Thursday, 9 June 2005

18th Century Grave Robbers

You wouldn't think there would have been much grave robbing going on in London during the 1700s but there was. Corpses were frequently 'stolen' from graves for educational purposes, for the would-be surgeons' anatomy lessons. There is a gruesome story of the body of a lady's husband having been found in the surgeon's house, soon after it was burried. Apparently, after having obtained a search warrant, she found worse than what she expected. She looked inside a big pot "which was almost full of boiling water...she took a stick and stirred it when to her great surprise she saw the head and part of the body of her husband". I really don't know what was going on there but it does not sound like anatomy...

Two men who stole a baby's body from a cemetary were sentenced to a public whipping and a year in prison. There is also a story of a gang of three who stole lead coffins to melt the lead and sell it.

6 comments:

John Doom said...

Perhaps they intended to merely transmute the lead into gold and sell that instead.

Sharon said...

Throughout the 18th century (and into the 19th) demand for bodies for the medical schools vastly outstripped supply. One of the main sources (when they weren't buying bodies from grave robbers) was executed criminals. Have you heard of the 1752 Murder Act? The provisions of that were for the bodies of convicted murderers to be compulsorily handed over to surgeons for dissection. It was very unpopular (it was felt that even murderers shouldn't be deprived of a Christian burial) and sometimes even caused riots. Alternatively, there are cases of condemned criminals selling themselves to the surgeons (who regularly visited jails for this purpose) to get some money for their families.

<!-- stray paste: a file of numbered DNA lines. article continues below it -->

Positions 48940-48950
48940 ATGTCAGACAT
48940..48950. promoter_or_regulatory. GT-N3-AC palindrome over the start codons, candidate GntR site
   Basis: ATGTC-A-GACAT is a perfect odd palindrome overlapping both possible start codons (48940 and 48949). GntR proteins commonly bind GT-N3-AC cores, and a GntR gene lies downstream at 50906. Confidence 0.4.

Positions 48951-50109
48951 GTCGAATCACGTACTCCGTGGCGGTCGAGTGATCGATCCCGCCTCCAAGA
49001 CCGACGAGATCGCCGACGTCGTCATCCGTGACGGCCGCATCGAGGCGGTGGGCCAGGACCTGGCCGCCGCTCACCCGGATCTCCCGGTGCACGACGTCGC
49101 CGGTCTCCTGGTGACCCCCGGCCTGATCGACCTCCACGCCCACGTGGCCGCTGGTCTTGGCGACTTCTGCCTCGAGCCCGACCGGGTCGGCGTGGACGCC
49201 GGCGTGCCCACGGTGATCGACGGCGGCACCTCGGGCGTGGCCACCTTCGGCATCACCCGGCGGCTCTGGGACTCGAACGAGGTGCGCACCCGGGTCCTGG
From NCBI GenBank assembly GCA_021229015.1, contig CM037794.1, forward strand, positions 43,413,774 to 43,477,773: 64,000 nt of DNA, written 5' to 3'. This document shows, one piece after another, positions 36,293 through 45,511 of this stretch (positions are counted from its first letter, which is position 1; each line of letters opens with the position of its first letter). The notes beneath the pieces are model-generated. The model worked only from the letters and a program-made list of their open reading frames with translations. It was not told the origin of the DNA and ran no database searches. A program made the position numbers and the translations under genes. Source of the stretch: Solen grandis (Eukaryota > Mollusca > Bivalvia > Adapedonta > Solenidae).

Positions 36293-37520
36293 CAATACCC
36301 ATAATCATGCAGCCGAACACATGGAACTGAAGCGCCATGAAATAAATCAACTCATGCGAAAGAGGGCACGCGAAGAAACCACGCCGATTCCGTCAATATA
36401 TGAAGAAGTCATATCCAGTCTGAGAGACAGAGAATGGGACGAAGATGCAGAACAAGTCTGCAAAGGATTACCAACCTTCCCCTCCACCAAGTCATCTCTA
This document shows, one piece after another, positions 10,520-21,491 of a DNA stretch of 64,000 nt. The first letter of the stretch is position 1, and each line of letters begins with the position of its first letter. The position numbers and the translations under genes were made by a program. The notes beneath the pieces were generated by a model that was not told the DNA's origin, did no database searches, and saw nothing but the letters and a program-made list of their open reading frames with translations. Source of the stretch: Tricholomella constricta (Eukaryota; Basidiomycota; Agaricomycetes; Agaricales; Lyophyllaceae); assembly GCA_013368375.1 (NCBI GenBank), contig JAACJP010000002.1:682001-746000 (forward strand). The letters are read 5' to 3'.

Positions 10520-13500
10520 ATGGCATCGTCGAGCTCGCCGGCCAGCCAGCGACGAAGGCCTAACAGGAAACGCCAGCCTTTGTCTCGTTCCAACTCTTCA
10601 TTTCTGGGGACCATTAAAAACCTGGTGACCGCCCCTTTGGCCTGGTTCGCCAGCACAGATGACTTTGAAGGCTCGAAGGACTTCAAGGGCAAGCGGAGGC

Alterior said...

Yes, Sharon, I have read about the Murder Act of 1752. People executed at Tyburn (the Tyburn tree where the gallows were stood near where Marble Arch is today. The surgeons men would be waiting there to take the bodies for dissection. Obviously the relatives of the deceased objected to this and often caused small local riots.

Alterior said...

John Doom,

Lead was used for many things in those days, including cooking pots (something which contributed strongly to lead poisoning), so it was easy to sell it.

Anonymous said...

I believe that the boiling of the head/body was to remove any of the remaining tissue, to allow the 'students' to study the skeletal structure more carefully.

Ozfiz said...

"One witness testified that he saw the doctor boiling what the doctor affirmed to be human bones in a kettle, another that he saw human bones in a tub in the doctor's barn. Presumably the accused was in the business of selling mounted skele- tons to doctors and medical students."
Excerpt from Body-Snatching in Ontario (Online)
Here

The above link has some interesting stuff on Grave robbing if you're interested.